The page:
But then, working from the directions form the magazine, a couple of other errors were found in the written text, but between us we finally worked it all out and there should be a couple of completed ornaments to see at our next meeting!

The design is very pretty and everyone picked different colours to smock with, but we all agreed a colour photo of the original design would have been a great help!

I encourage you to look back over past issues of SAGANews for projects you can use for chapter programmes. Either thumb through your own copies or visit the SAGA website where many back issues are archived in the Member's Only' area.

And I apologise ahead of time for any errors you might find, but it is all part of the learning curve!
This is my ornament-A work in progress!

Wednesday, November 12, 2014

Coming to your mail box......

SAGANews Volume 35 Issue 4 is in the mail and on it's way to you!

This issue contains information about the Smock Across America Las Vegas Retreat as well as a wonderful lace smocking design, a Christmas bishop  and some cute angels to embroider!
As always we'd love to know if you have received your copy and if you enjoyed it!

Monday, November 10, 2014

What's in a Name?

I live in Connecticut, the Constitution State. There are no heirloom sewing shops nearby, just JoAnn Fabrics, Michaels and Hobby Lobby. We do have a few quilt fabric, needlepoint and knitting stores, but these are few and far between.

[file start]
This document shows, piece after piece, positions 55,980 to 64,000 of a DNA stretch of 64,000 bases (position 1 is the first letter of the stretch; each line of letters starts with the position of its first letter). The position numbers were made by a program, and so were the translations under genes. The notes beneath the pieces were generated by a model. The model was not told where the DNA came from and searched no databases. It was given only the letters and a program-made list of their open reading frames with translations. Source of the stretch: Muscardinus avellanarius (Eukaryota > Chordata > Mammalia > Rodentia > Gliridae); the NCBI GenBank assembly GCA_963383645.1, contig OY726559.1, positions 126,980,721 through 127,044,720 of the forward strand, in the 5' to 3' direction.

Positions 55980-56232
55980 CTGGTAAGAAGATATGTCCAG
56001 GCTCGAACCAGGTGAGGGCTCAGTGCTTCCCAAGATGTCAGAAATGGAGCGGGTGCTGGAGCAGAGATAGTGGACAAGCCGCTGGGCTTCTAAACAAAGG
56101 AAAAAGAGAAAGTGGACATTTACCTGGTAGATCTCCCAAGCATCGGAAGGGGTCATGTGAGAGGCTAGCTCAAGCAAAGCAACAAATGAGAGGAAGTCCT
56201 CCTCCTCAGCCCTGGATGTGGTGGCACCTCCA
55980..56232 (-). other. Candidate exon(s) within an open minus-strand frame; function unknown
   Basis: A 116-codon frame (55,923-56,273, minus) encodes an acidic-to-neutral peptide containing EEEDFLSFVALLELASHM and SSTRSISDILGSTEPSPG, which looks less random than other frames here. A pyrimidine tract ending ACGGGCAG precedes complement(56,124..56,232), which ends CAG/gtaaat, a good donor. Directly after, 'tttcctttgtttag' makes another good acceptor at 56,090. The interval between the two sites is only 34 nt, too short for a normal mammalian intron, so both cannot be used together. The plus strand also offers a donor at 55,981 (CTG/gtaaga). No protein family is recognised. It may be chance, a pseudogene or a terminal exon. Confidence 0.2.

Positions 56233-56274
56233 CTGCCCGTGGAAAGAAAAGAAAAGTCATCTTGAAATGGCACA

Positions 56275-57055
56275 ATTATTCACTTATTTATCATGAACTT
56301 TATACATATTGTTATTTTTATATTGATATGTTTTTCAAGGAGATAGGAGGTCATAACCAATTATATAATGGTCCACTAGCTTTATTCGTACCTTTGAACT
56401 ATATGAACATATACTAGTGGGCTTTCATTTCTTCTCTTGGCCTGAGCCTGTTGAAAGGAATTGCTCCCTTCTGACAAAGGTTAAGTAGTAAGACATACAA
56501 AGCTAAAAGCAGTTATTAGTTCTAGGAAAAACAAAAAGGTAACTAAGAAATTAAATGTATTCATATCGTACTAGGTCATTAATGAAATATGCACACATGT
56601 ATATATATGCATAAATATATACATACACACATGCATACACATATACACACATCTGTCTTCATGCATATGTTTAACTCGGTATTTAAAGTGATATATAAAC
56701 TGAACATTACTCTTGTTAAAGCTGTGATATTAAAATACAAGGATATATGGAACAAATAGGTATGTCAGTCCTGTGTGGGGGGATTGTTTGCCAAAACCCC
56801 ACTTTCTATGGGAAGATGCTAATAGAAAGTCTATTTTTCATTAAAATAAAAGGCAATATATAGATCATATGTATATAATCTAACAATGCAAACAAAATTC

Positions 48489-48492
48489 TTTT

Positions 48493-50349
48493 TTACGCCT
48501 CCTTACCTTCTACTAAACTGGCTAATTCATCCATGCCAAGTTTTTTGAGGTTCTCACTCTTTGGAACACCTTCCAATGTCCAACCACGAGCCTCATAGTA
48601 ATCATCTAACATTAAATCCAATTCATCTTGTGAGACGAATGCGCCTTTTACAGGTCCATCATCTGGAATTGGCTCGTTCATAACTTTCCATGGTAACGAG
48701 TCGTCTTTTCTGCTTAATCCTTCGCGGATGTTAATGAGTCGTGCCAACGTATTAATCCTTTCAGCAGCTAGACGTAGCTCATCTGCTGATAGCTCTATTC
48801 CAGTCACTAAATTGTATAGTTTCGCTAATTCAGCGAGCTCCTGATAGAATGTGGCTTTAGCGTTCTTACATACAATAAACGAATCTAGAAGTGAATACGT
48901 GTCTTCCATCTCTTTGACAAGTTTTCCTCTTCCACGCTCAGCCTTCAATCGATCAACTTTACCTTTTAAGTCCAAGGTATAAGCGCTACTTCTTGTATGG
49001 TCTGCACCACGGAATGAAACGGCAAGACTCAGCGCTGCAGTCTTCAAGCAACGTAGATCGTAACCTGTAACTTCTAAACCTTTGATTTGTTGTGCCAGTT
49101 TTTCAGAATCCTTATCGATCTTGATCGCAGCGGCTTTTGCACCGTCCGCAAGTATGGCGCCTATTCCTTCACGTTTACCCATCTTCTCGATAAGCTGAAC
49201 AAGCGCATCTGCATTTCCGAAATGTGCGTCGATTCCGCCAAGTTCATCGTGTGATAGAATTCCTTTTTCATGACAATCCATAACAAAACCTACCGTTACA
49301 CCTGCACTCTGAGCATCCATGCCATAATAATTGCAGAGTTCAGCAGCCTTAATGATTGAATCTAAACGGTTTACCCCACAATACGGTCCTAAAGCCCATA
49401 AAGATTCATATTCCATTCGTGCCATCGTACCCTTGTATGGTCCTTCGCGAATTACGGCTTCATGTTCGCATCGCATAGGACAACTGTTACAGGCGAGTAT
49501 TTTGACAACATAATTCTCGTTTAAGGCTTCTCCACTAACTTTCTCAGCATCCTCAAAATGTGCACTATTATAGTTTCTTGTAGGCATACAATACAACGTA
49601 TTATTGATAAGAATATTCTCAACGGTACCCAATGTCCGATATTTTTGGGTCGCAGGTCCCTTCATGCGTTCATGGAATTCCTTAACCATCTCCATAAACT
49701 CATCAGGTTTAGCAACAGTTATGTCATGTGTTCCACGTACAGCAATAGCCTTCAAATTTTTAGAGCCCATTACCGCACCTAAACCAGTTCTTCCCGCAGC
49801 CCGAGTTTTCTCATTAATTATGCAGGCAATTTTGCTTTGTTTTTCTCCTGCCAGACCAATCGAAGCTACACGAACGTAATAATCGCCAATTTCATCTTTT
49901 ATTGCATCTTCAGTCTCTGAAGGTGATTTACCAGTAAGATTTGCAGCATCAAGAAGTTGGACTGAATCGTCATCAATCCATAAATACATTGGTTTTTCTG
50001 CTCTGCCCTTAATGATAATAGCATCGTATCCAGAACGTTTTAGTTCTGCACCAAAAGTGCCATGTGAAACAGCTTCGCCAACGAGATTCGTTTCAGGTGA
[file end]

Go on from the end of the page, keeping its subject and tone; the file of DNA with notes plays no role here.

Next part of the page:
But we do have the Thimble Islands!

The Thimble Islands is an archipelago consisting of small islands in Long Island Sound, located in and around the harbor of Stony Creek in the southeast corner of Branford, Connecticut.

Map of the Thimble Islands
The archipelago of islands made up of Stony Creek pink granite bedrock were once the tops of hills prior to the last ice age. As a result, the Thimble Islands are much more stable than most other islands in Long Island Sound, which are terminal moraines of rubble deposited by retreating glaciers

Known to the Mattabeseck Indians as Kuttomquosh, "the beautiful sea rocks,

The first European to discover the islands was Adrian Block in 1614. Legend says that Captain Kidd buried his treasure here, causing intermittent interest among treasure hunters who believe they have unearthed a clue to its location, although more interest is generally paid to Gardiners Island, 30 miles away.
Although they are said to be named for the thimbleberry, a relative of the black raspberry, that plant is seldom seen in the area, and is more frequent in northern New England. Other species of blackberry and raspberry, however, are sometimes referred to by residents of the area as thimbleberries.
cap, plant, black cap,

And I belong to Thimbleberry Chapter of SAGA, which is named for the thimbleberry bush.

Do you know how your chapter name came about? It is a fun thing to research-let me know what you discover!

Friday, November 7, 2014

More Smock Across America

                                        Lori Popelka smocked on Orange Beach, Alabama.

Where will our next Smock Across America photo come from?
Email your photos to